One of the main purposes of a garment technologist is to work on design and development of new materials. Through testing new combinations of materials and fibres, people in this role look to find the best type of fabric for what’s to be made. People in this role could be finding the right materials to increase the flexibility of suits, or even to improve sportswear. These people work closely with designers, pattern graders and buying teams to find the right type of fabric for what’s to be made.
Other tasks are to improve production techniques and help the company become more efficient. This might be to do with price and would involve liaising with buyers and suppliers to negotiate a cost that’s within the budget of the project. Or, they might be looking to make the company more sustainable, and therefore the technologist would investigate the production of the fabrics.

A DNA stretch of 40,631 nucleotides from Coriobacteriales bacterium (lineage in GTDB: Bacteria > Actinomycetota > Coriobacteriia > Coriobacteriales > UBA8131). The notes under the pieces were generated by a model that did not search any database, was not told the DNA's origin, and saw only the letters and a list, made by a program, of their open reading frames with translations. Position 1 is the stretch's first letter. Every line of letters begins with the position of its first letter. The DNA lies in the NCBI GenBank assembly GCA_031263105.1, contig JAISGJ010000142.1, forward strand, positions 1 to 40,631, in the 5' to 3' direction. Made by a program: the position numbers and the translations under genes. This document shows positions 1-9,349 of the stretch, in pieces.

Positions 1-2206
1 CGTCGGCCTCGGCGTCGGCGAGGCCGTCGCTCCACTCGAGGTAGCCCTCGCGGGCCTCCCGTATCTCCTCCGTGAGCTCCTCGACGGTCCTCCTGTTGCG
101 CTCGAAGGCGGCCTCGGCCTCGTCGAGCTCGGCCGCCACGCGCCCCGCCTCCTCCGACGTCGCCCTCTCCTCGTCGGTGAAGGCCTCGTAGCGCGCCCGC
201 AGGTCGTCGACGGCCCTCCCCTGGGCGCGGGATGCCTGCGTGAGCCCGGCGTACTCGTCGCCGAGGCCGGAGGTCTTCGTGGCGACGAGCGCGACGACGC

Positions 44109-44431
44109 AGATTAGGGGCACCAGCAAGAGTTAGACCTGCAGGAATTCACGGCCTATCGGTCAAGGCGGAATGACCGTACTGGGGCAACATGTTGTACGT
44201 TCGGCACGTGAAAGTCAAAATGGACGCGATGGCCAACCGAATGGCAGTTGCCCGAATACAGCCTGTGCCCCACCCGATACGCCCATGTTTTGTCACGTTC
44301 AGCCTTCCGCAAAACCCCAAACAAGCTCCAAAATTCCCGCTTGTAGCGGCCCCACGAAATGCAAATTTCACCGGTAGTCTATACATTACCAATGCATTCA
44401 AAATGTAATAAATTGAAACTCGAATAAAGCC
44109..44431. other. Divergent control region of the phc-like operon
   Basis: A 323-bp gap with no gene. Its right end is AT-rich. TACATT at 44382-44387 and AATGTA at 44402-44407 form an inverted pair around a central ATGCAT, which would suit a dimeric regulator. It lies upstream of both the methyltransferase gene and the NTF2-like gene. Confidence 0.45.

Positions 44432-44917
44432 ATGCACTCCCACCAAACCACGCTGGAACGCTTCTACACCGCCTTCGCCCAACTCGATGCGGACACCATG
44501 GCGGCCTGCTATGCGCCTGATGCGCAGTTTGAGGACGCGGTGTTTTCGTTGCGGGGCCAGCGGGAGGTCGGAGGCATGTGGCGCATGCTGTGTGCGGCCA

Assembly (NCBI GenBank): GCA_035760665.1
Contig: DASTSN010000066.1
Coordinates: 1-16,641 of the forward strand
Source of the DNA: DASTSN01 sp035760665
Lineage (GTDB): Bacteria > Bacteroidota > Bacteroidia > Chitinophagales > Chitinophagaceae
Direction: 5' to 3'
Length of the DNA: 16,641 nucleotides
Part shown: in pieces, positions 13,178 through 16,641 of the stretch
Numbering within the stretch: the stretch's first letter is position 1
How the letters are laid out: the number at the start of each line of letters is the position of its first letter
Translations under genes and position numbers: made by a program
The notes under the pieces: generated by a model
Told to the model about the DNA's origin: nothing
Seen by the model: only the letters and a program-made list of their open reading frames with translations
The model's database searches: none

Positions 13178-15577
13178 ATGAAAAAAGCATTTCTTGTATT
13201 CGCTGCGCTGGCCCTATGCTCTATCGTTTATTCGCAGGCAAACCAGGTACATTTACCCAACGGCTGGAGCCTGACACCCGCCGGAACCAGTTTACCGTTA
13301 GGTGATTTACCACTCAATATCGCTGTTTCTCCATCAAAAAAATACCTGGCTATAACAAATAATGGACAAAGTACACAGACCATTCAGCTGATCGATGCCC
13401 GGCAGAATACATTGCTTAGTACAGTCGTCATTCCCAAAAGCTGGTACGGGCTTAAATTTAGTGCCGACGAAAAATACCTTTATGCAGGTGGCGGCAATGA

An understanding of the textiles and manufacturing process and interest in creativity is a must. Employers may also expect you to have a degree in a related topic, such as garment technology and production, or you may complete a module around this as part of a wider subject. Or, look out for apprenticeship schemes and junior roles, where you can work your way up to this role.
It’s now clear to see that there are a range of roles in the fashion industry that you might not have considered. It’s all about being proactive and showing potential employers what you’re capable of. Good luck!